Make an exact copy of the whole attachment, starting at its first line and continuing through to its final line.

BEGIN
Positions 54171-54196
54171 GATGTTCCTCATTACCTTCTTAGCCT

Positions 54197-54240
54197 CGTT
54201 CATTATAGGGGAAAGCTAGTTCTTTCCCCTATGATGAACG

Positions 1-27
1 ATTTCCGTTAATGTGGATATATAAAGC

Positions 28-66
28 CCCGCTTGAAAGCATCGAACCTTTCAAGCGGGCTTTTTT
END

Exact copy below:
Positions 54171-54196
54171 GATGTTCCTCATTACCTTCTTAGCCT

Positions 54197-54240
54197 CGTT
54201 CATTATAGGGGAAAGCTAGTTCTTTCCCCTATGATGAACG

Positions 1-27
1 ATTTCCGTTAATGTGGATATATAAAGC

Positions 28-66
28 CCCGCTTGAAAGCATCGAACCTTTCAAGCGGGCTTTTTT